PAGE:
NPR: The Great Depression challenged Americans not just with horrifically high unemployment, but ideological divides not utterly unlike the ones we face today. Today, poll after poll show the country deeply split on major issues. Racism, Islamophobia and anti-Semitism are on the rise. Back then, the labor movement was burgeoning; so was membership in the Ku Klux Klan. Rampant anti-Semitism informed powerful public figures such as Henry Ford and Charles Lindbergh, and millions of people listened as Father Charles Coughlin railed against immigrants and in favor of fascism in his weekly radio broadcasts. Meanwhile, black people were excluded from segregated soup kitchens as African American unemployment hovered around 50 percent.
When the Roosevelt administration rolled out tens of millions of dollars during the New Deal to fund artists, musicians, writers and actors, its mission was more than just job creation. It wanted to create a version of American culture that everyone could rally behind. Music, art classes, posters, plays and photography funded by the federal government were supposed to unite a nation in turmoil….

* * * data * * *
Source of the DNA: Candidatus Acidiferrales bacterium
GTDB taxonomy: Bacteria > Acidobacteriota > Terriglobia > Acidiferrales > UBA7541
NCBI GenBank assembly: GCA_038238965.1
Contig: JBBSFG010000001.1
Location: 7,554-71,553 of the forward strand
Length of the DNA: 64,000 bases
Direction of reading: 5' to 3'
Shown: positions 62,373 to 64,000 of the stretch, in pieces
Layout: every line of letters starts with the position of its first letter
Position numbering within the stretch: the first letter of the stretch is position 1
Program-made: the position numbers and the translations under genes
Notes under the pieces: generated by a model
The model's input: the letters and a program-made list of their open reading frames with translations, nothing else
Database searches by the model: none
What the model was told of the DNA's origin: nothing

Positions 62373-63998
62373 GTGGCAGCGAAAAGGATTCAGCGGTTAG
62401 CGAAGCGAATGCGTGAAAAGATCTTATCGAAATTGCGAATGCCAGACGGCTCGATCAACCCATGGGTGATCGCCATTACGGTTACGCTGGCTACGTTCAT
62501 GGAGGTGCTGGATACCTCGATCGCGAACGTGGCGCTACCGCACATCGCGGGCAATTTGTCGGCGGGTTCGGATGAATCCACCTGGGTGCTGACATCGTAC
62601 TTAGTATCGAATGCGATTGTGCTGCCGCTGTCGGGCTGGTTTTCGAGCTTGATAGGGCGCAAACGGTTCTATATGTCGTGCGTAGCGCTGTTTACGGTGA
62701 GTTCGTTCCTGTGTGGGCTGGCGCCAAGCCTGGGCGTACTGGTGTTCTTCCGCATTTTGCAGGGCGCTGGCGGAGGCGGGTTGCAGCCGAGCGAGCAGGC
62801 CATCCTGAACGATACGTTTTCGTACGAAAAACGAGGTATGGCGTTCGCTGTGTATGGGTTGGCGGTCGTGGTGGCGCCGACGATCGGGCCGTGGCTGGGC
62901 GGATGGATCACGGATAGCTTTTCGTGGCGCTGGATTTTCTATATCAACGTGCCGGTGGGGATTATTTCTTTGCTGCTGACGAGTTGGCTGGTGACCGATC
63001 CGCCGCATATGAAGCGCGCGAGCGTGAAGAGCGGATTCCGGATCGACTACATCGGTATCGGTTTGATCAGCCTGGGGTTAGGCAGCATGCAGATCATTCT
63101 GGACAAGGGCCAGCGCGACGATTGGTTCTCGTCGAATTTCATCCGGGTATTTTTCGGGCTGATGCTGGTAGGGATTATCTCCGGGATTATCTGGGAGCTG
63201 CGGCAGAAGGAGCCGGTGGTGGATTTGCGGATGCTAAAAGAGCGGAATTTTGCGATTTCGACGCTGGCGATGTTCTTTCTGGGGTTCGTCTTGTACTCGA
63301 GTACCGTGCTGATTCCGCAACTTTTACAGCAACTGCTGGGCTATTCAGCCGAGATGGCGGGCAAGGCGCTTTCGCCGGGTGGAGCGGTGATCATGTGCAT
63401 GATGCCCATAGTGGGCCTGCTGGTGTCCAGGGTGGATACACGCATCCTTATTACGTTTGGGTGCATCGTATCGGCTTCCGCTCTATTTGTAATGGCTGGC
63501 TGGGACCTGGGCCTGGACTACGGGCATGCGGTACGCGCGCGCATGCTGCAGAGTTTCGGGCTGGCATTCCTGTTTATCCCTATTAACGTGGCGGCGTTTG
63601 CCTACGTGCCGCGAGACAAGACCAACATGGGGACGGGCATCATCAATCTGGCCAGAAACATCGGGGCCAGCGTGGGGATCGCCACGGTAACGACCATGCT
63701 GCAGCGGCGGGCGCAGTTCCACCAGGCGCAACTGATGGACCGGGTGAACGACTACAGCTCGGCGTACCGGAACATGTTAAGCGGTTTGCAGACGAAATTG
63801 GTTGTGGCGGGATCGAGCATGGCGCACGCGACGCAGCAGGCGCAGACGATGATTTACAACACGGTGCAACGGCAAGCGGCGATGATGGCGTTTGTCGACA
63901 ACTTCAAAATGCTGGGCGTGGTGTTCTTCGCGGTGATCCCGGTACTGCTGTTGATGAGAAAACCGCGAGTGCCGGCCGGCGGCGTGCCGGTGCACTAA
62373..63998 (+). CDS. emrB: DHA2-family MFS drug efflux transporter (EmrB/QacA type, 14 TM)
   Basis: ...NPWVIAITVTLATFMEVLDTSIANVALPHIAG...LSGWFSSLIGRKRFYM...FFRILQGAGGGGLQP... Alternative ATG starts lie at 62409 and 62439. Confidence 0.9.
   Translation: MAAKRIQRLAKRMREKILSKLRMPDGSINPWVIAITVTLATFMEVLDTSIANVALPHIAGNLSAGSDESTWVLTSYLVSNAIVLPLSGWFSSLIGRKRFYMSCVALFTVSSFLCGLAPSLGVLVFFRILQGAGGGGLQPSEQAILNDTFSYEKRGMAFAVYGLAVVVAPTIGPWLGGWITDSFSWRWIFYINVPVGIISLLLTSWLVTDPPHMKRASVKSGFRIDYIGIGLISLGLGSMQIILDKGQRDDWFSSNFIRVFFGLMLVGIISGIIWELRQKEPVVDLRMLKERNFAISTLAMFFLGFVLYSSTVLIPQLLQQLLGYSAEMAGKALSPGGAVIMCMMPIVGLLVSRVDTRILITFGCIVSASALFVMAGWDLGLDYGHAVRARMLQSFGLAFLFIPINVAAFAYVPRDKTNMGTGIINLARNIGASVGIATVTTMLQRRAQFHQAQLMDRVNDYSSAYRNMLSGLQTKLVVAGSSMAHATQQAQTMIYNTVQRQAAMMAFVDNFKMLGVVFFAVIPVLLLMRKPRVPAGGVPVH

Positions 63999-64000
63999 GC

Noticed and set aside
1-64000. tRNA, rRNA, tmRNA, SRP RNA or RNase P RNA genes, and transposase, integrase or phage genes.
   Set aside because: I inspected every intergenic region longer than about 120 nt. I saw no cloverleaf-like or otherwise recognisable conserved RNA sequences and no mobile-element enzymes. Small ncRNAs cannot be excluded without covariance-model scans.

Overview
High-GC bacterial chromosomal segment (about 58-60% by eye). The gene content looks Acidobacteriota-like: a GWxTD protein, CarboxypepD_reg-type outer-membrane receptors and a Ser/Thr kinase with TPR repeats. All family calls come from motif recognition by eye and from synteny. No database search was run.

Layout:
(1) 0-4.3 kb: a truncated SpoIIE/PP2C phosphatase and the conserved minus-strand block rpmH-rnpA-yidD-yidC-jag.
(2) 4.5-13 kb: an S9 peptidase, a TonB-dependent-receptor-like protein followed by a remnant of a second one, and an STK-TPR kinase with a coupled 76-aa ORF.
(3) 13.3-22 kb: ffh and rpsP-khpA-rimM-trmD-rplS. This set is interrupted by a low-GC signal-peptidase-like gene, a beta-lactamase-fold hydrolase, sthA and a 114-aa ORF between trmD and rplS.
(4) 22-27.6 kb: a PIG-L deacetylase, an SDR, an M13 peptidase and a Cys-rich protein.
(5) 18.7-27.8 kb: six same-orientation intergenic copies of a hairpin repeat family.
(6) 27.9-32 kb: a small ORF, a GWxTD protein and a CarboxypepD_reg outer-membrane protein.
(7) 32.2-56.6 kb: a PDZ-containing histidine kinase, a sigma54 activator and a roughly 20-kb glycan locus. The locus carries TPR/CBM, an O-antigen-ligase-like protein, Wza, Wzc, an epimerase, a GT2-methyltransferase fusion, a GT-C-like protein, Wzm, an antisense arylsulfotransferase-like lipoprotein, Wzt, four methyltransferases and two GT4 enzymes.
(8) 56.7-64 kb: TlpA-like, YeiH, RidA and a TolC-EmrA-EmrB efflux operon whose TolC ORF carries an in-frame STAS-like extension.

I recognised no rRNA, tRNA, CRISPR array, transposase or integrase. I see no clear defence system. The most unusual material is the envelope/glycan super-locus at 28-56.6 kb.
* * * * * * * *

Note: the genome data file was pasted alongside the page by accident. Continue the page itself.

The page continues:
“The generation that was saved by that funding turned out to be the greatest and most acclaimed in the history of American art,” asserts Ann Prentice Wagner. Indeed, it’s difficult to quantify the ongoing benefits of the WPA’s arts programs. Its murals still decorate city halls, post offices and public schools (not without controversy) and hundreds of the community arts centers it established are still in existence across the country. Critics denounced these projects as propaganda, and according to arts leaders interviewed for this story, it’s wishful thinking to imagine the WPA arts programs could be revived anytime soon. To Wagner, though , their relevance has never been clearer. “How do we know what we’ve got this time around?” she wonders. “How do we know what creative minds could be working on right now unless we give them a chance?” Read more.